Milo Yield: Laugh Tracks in the Dust 4-23-12 | TheFencePost.com

Milo Yield: Laugh Tracks in the Dust 4-23-12

The Yield family had a raucous Easter weekend. The entire Yield clan, minus one granddaughter, gathered at Damphewmore Acres. From Pigeon Forge, Tenn., came daughter Tiny, her hubby Bumper, and grandkids Chance, Skimpy, Paltry and little May Bea. They all stayed through Tuesday.

From Manhattan, Kan., came daughter Mite, hubby Poe, and grandson Noah and his dog Sami. Only granddaughter, Nubbin, from Tulsa, missed the festivities.

We stayed busy. Among the activities we enjoyed were coloring Easter eggs, an Easter egg hunt, sewing with grandma, fishing, cleaning the brooder house to get ready for chicks, doing the chicken and dog chores, gathering eggs, playing with the new chicks, planting and fencing the garden, riding/driving the utility vehicle, driving/riding the tractor, giving driving lessons in the pickup, playing board games, and playing cards (7-point cutthroat pitch, casino, war, cribbage, 9-hole golf, and Oh, Hell) and ending up with an all-you-can-eat outing to eat pizza.

Let me proudly say all our grandkids are brutal card players, even the little one. They whupped up on grandpa a’plenty.

When everyone left, the house felt like we were living in a vacuum, but our hearts and minds were filled with loving memories.

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My county agent friend, ol’ Avery Ware, hosted a young Russian exchange professor recently. The Russian wuz visiting my alma mater, Bea Wilder U., and he came to learn all he could in a short time about rangeland beef production.

All educational exchanges are two-way educational events and Avery said he learned that his Russian visitor was in charge of trying to figger out how to stock and raise beef cattle a grassland area of Russia that is twice as big as Texas. Now, folks, that’s a lot of grass. Plus, it’s in a region with a short growing season and brutal winters.

At present, the area has very few cattle at all and the cattle are poor quality.

On his visit with Avery, the main purpose was to learn how to safely burn the grass annually to improve the rangeland.

The Russian said the whole area is sparsely populated with peasants who live in small, scattered villages, some of which have been incinerated by out-of-control wildfires.

Avery learned that the villages have few, if any, fire trucks and the concept of a volunteer fire department wuz alien to the Russian countryside. 

So, Avery gave his visitor a quick course on acquiring fire equipment, staffing a rural volunteer fire department, and ways to safely conduct a controlled rangeland burn.

Avery said his visitor was eager to learn and inquisitive about all things beef-related.

After the Russian left, a few days later Avery asked me, “Milo, can you imagine being in charge of an area of grass twice as large as Texas and trying to find a way to stock it with quality beef and manage the herd year-around on grass?”

All I could answer is “Nope!” But, it did make me appreciate the American beef industry more than ever.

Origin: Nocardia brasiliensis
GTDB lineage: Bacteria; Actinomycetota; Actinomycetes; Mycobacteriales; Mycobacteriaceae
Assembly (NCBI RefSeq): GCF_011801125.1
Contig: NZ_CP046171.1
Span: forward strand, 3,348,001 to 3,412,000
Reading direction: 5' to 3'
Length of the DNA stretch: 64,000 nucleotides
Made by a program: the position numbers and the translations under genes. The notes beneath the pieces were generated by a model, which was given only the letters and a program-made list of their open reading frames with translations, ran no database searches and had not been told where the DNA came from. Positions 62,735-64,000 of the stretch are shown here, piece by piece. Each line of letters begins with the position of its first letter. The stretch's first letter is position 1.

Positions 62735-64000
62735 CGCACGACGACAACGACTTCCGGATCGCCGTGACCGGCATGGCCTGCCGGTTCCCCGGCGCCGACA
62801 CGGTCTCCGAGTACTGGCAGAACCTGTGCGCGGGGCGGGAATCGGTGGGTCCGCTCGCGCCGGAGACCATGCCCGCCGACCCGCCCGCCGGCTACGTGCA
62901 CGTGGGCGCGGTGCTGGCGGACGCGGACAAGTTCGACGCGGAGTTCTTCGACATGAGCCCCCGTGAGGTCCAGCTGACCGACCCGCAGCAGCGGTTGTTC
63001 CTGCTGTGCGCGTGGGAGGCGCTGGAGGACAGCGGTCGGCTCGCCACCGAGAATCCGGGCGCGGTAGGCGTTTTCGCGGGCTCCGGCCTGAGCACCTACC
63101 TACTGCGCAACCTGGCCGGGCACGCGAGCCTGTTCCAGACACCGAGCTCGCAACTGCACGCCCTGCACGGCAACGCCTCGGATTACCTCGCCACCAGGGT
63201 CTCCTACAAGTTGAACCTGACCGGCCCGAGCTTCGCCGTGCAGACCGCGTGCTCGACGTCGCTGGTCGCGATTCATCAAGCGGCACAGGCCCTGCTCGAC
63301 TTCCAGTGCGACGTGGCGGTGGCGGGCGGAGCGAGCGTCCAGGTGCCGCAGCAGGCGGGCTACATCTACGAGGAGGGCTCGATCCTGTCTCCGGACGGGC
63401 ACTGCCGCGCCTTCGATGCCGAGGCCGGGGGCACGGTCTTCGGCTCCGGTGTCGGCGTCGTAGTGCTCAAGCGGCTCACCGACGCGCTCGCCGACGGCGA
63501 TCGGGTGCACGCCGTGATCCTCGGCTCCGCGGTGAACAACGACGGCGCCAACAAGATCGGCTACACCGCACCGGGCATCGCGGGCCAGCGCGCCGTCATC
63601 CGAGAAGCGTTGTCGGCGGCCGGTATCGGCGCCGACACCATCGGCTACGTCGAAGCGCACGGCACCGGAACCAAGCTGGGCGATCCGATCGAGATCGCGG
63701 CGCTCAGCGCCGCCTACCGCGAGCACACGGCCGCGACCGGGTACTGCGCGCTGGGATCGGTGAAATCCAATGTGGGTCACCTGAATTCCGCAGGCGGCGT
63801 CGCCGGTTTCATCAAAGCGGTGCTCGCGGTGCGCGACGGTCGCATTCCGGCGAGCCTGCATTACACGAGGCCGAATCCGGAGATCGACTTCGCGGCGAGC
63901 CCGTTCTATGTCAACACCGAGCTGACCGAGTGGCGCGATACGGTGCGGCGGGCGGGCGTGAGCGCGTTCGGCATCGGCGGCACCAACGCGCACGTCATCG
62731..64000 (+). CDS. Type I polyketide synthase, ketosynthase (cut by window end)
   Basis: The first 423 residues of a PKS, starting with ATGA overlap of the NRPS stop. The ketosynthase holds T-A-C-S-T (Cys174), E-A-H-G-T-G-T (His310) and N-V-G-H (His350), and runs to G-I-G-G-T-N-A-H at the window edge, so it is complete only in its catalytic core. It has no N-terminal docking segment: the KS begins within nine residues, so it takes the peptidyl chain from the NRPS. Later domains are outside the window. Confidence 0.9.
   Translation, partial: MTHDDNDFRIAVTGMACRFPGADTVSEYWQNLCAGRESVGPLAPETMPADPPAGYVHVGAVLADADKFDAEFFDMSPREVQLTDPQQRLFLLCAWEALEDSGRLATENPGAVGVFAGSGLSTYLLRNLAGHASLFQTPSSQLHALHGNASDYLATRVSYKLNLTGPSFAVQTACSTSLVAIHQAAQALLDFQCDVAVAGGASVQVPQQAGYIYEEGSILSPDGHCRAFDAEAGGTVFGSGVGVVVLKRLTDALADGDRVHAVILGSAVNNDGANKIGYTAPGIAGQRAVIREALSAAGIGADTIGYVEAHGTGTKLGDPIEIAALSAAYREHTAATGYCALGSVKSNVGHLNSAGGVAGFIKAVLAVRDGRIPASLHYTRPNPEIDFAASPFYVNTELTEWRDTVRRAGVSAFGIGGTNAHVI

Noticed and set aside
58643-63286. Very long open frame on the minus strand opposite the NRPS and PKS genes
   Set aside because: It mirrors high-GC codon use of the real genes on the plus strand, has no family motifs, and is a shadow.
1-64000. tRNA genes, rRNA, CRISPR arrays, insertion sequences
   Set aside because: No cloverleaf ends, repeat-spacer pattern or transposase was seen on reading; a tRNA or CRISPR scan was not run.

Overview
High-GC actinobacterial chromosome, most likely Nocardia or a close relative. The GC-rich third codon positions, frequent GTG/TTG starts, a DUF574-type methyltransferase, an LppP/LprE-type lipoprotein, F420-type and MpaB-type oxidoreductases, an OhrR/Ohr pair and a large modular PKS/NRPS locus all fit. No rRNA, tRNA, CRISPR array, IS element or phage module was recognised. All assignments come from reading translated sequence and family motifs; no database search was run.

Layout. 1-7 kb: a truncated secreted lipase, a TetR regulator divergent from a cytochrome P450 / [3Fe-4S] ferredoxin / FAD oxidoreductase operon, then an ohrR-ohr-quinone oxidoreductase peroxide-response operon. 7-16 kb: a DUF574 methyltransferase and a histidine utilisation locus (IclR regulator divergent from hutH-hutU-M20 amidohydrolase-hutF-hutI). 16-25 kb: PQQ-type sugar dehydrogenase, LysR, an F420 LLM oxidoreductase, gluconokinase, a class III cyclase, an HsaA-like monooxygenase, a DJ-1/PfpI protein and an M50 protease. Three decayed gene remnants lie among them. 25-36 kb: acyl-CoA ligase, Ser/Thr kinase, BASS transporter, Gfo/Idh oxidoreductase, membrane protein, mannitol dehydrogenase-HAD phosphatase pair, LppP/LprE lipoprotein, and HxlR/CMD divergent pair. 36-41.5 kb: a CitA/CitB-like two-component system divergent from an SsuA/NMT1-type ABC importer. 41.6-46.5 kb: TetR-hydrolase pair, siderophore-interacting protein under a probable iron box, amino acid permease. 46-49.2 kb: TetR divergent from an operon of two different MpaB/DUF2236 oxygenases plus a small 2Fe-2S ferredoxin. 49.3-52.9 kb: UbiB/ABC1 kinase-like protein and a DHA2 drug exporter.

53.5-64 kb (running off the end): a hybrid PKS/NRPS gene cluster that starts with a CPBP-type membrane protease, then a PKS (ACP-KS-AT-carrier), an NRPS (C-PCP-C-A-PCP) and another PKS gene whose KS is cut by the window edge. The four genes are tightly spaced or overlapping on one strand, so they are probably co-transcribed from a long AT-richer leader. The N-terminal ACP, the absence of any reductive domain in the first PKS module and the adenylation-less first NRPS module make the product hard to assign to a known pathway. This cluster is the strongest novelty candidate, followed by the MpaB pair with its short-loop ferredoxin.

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Now, here’s a true beef industry story that happened decades ago and the main character is deceased.

He wuz an old cowboy who had a job at one of the first commercial feedlots in Kansas. He knew working cattle from here to there, but he’d fallen on hard times and, to live frugally within his means, he drove a rickety old pickup truck with a driver’s side door that needed a hard shoulder-bump from the inside to get it open.

Well, the rest of the hands at the feedlot were a randy bunch of young cowboys who never missed a chance to play a practical joke on their senior worker.

That leads to the story.

It wuz during the summer and the locusts (cicadas) were in full throat. So, the young hands caught a bunch of the noisy insects and put them into a paper bag and secured the top.

Then, they secretly placed the paper bag behind the seat of the old pickup. When closing time came, the old-timer climbed into his truck, started it, and started  down the long driveway – which happened to be on a dike between two manure-filled lagoons.

He’d just gotten started when the vehicle noise woke up the locusts and they started whirring loudly and our “star” thought a rattlesnake had slithered into his pickup. So, he excitedly tried to exit his vehicle, but it took several shoulder-bumps to open it. When it did, he dove for safety, but, alas, his driverless pickup, still in gear, clattered a few more feet before it nose-dived into a lagoon.

Of course, the young bucks thought the whole episode wuz hilarious until the boss man told them they could find out how funny it would be to retrieve the oldster’s pickup from the lagoon and clean it up “as good as new.” That’s when the fun went out of the practical joke.

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See as I’ve gone on too long with this column, so I’ll close with this quote from author Herman Melville: “There are certain queer times and occasions in this strange affair we call life when a man takes his whole universe for a vast practical joke.” 

Have a good ‘un.